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Archive for October, 2014

Lethmachen school children lure parents into a guessing game….

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The beginning of a new school year can be a source of anxiety for children, parents and teachers alike. Whilst their mothers and fathers fret over the prices of new uniforms and sports kits, and staff wrestle with their concerns over the curriculum, primary school pupils have to adjust to a new classroom, a new teacher, and new playground rituals. Six weeks of summer holiday have been an impossibly long time, during which many of the old games and fleeting trends have been forgotten, and are now dismissed with nervous laughter. Woe betide any child still clinging to last term’s ideals, for they no longer hold currency. Yet the new rules are soon learnt, even if some find this a more painful process than others, and everything will continue as usual, only slightly different to what it was before. Soon the current intake will grow up and move on, leaving nothing behind except broken chants and faint laughter echoing wistfully across the tarmac. And this is as it should be.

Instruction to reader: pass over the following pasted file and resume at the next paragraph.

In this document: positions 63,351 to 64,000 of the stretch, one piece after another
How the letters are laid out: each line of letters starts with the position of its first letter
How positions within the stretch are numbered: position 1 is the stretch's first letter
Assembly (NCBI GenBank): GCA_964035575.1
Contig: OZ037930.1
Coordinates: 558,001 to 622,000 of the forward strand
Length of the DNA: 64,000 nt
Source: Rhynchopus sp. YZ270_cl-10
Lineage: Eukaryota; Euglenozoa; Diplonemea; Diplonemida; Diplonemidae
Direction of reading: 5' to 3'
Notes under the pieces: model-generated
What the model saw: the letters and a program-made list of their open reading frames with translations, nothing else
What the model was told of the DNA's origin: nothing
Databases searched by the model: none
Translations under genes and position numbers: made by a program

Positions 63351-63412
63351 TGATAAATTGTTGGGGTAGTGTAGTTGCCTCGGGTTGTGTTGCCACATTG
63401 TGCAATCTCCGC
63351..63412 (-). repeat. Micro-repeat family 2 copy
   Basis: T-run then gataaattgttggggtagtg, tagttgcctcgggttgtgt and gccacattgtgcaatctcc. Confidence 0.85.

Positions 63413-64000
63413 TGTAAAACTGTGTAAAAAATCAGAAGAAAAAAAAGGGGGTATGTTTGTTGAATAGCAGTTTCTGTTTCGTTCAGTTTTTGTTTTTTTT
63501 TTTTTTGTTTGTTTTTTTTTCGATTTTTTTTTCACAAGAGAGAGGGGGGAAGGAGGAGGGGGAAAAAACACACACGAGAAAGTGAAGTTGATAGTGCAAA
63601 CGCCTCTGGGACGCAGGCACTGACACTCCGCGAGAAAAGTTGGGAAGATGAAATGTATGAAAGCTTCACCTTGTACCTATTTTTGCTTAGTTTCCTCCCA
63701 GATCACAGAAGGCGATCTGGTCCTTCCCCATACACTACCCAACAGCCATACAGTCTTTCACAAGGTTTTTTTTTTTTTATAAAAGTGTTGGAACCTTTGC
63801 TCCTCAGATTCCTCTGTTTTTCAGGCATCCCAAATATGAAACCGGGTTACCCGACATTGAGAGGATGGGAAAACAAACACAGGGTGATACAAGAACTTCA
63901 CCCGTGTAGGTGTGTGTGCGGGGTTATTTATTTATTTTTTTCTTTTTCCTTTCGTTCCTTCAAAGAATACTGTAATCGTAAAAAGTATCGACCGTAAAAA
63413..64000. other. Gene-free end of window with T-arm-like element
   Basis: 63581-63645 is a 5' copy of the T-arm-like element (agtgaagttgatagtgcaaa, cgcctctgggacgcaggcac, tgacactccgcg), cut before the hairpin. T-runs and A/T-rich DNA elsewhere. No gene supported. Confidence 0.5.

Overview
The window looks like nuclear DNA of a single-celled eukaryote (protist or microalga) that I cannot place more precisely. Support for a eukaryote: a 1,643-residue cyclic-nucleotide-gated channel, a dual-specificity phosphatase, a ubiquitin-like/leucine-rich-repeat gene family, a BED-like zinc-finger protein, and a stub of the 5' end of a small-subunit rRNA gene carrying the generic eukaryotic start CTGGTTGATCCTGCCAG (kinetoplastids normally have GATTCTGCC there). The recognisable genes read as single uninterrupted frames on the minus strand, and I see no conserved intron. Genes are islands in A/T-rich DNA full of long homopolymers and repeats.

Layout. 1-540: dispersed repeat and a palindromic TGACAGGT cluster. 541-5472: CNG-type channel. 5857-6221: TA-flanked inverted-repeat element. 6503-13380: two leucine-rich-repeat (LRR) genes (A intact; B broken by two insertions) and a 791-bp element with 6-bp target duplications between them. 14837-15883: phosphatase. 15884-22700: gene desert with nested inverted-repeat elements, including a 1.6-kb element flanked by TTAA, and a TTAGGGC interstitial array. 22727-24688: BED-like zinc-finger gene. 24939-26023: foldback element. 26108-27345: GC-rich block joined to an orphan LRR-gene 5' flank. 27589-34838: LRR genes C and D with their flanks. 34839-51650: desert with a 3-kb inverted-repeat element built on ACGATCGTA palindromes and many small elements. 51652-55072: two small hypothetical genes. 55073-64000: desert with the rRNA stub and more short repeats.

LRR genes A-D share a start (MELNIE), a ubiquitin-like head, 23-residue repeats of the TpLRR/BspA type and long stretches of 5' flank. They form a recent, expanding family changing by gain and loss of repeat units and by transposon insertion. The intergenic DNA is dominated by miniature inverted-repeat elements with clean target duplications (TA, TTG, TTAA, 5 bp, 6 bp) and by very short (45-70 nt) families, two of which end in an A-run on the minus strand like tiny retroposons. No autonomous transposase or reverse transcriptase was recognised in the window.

However, the first PTA Evening of the 2014/15 academic year raised some disquieting issues. Dominating the agenda, at the behest of some well respected families, was the school assessment system. It had become evident that, since September, a number of previously ‘high achieving’ children had received poor marks for their homework. Initially staff were called upon to defend their grading methods, until the assembled parents instead directed their anger upon alternative, more convenient scapegoats. New faces are rare in Lethmachen, especially families with children of school age. Yet this term Lethmachen Primary had welcomed two siblings, a brother and sister, who had only recently moved into the catchment area. Yes, the parents accepted that their own children had appeared distracted of late, unable or unwilling to focus on their school work. But had not these problems only become apparent following the arrival of The Greene Children, Robin and Faye? Were these even their real names? None present could agree on where they had come from, they had heard different stories: hints of Eastern Europe or the travelling community.